Low-floor vans are like the household goods trailers that Kentucky specializes in, but without the belly boxes and side doors. Freightliner single-rear-axle tractors are driven by teams.

Low-floor vans are like the household goods trailers that Kentucky specializes in, but without the belly boxes and side doors. Freightliner single-rear-axle tractors are driven by teams. 

Zenith Global Logistics, which hauls and delivers home and hotel furnishings across much of the nation, needed more capacity. So its managers looked around and rediscovered low-floor, high-cube van trailers that the fleet used 20 years ago.

They ordered 14 units from Kentucky Trailer. The 53x102-inch vans have thin walls and their floors are nearly 2 feet lower than normal vans. That adds about 600 cubic feet of capacity to a van, says Jack Hawn, Zenith’s president and CEO. He and his colleagues at the firm’s headquarters in Conover, N.C., call the design “ZCube Max Capacity.”

“We’re in the business of hauling big items fast,” he says in explaining the operation, whose long-haul tractors are speed-limited to 68 mph to balance velocity and safety. The trailers carry furniture, lamps, rugs and other products among six hubs across the southern tier of states. Three more hubs are planned for the Northeast.

Last fall, the company added 30 regular-floor Utility 53x102-foot vans to its fleet to further support an increase in shipping volumes.

“We can’t backhaul with them” because the low floor precludes forklift loading, Hawn says. “If we showed up at a shipper with one of them, they’d scream. The reason they work for us is that we use them to haul between our hubs.”The freight is big, bulky and light, with gross combination weights typically at 45,000 pounds, so the ZCube trailers are pulled by single-rear-axle tractors. The latest of those are Freightliner Cascadias with long sleepers for long-haul team-driver operation. They are going into service as they’re delivered. With Detroit DD15 diesels and DT12 automated manual transmissions, the ones now operating get above 9 mpg, Hawn says.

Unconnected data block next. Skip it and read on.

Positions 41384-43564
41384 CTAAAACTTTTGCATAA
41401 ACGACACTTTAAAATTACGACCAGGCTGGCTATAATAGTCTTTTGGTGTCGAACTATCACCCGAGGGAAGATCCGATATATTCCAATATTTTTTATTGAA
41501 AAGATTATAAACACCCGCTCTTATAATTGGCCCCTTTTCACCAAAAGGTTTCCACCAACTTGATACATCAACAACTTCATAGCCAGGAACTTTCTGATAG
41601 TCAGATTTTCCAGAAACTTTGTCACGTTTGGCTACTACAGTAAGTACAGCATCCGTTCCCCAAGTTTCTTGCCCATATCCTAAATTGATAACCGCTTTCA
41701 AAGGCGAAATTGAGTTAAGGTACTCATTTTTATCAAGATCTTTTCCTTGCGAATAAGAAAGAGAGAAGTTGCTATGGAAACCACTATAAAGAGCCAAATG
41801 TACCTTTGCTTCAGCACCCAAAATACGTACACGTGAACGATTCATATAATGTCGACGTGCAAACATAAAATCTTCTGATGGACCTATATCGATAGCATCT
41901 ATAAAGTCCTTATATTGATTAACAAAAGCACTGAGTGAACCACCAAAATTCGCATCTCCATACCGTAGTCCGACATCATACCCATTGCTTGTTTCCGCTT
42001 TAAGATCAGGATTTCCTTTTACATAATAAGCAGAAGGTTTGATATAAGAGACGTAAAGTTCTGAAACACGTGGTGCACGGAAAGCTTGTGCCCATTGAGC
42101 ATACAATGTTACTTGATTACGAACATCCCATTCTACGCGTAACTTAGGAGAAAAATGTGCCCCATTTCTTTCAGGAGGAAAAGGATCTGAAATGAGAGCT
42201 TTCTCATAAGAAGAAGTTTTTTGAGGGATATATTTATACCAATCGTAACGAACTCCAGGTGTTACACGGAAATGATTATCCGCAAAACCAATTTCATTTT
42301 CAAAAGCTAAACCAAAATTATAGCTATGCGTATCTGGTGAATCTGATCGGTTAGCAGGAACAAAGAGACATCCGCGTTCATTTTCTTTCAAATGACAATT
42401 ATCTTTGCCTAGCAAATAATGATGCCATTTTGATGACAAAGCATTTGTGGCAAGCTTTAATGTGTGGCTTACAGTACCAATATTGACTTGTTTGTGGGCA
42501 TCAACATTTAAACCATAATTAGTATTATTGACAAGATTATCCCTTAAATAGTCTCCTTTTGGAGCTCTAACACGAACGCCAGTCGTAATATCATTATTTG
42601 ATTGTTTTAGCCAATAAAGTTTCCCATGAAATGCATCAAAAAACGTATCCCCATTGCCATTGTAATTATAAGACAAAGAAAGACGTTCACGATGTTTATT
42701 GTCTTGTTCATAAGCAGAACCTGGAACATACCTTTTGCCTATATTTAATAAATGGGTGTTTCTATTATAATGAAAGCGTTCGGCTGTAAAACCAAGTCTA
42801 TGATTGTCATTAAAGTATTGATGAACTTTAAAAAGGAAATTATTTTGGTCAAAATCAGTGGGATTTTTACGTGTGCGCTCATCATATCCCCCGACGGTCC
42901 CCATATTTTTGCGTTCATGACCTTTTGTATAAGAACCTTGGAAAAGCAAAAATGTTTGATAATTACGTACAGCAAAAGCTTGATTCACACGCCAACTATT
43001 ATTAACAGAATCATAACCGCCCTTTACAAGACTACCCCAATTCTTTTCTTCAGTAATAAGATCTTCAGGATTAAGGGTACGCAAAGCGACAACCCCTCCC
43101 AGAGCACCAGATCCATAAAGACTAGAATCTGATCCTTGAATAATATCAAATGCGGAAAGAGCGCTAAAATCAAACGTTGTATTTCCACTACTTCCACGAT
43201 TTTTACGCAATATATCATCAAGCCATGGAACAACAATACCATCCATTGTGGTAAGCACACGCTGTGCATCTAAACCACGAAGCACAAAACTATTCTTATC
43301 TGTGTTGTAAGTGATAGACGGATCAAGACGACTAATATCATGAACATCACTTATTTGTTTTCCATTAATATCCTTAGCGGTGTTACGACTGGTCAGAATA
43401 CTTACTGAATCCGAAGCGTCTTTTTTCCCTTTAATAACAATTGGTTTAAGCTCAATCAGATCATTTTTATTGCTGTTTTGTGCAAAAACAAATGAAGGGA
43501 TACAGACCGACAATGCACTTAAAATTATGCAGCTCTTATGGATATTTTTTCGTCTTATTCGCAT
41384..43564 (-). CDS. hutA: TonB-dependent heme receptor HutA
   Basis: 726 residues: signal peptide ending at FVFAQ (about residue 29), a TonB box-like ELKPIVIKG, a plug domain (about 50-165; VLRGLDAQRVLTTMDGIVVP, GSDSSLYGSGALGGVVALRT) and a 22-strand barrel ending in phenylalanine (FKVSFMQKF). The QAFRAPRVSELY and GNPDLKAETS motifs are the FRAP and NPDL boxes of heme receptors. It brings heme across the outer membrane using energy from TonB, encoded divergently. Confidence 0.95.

“If we showed up at a shipper with one of them, they’d scream. The reason they work for us is that we use them to haul between our hubs.”

A ZCube resembles household goods vans that Kentucky specializes in, but without their belly boxes and side doors. Its low floor is interrupted by wheel wells and a rise for the nose that’s supported by the tractor. Cargo is hand-loaded, like household goods, because that’s what a lot of the items are.

The ZCube design is not new, he observes.

“I grew up in this business, and this is what we used 20 years ago,” Hawn says. The need to backhaul general commodities swung operators toward “straight-floor” vans, so a return to the low-floor van “is back to the future.”

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